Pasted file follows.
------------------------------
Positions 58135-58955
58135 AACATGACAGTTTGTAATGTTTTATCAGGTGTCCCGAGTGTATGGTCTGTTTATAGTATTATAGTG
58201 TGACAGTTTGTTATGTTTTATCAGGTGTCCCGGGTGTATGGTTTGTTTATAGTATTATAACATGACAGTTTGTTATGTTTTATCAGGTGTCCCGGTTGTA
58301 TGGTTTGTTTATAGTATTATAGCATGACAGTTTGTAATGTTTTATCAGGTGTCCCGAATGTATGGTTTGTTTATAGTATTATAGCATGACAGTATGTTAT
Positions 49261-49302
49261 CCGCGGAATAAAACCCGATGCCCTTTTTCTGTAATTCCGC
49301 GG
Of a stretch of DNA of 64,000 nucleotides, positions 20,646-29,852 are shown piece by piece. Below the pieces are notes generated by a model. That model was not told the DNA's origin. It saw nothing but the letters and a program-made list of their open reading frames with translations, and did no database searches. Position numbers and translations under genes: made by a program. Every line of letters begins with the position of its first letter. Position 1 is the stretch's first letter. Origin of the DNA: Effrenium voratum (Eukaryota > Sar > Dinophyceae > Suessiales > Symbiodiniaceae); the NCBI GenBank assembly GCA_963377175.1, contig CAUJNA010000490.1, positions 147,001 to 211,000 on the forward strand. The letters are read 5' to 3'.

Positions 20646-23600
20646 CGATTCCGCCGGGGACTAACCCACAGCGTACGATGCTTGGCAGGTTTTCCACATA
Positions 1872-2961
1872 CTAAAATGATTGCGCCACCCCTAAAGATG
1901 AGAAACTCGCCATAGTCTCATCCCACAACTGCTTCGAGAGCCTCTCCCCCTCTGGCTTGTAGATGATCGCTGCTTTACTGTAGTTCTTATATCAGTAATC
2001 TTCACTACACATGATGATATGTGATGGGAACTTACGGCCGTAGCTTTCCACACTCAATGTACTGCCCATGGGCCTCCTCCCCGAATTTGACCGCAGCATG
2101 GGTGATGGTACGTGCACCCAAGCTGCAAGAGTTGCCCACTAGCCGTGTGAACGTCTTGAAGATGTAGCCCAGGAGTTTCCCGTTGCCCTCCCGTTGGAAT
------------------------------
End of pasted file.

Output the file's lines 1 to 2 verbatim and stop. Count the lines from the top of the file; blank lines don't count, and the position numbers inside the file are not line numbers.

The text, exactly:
Positions 58135-58955
58135 AACATGACAGTTTGTAATGTTTTATCAGGTGTCCCGAGTGTATGGTCTGTTTATAGTATTATAGTG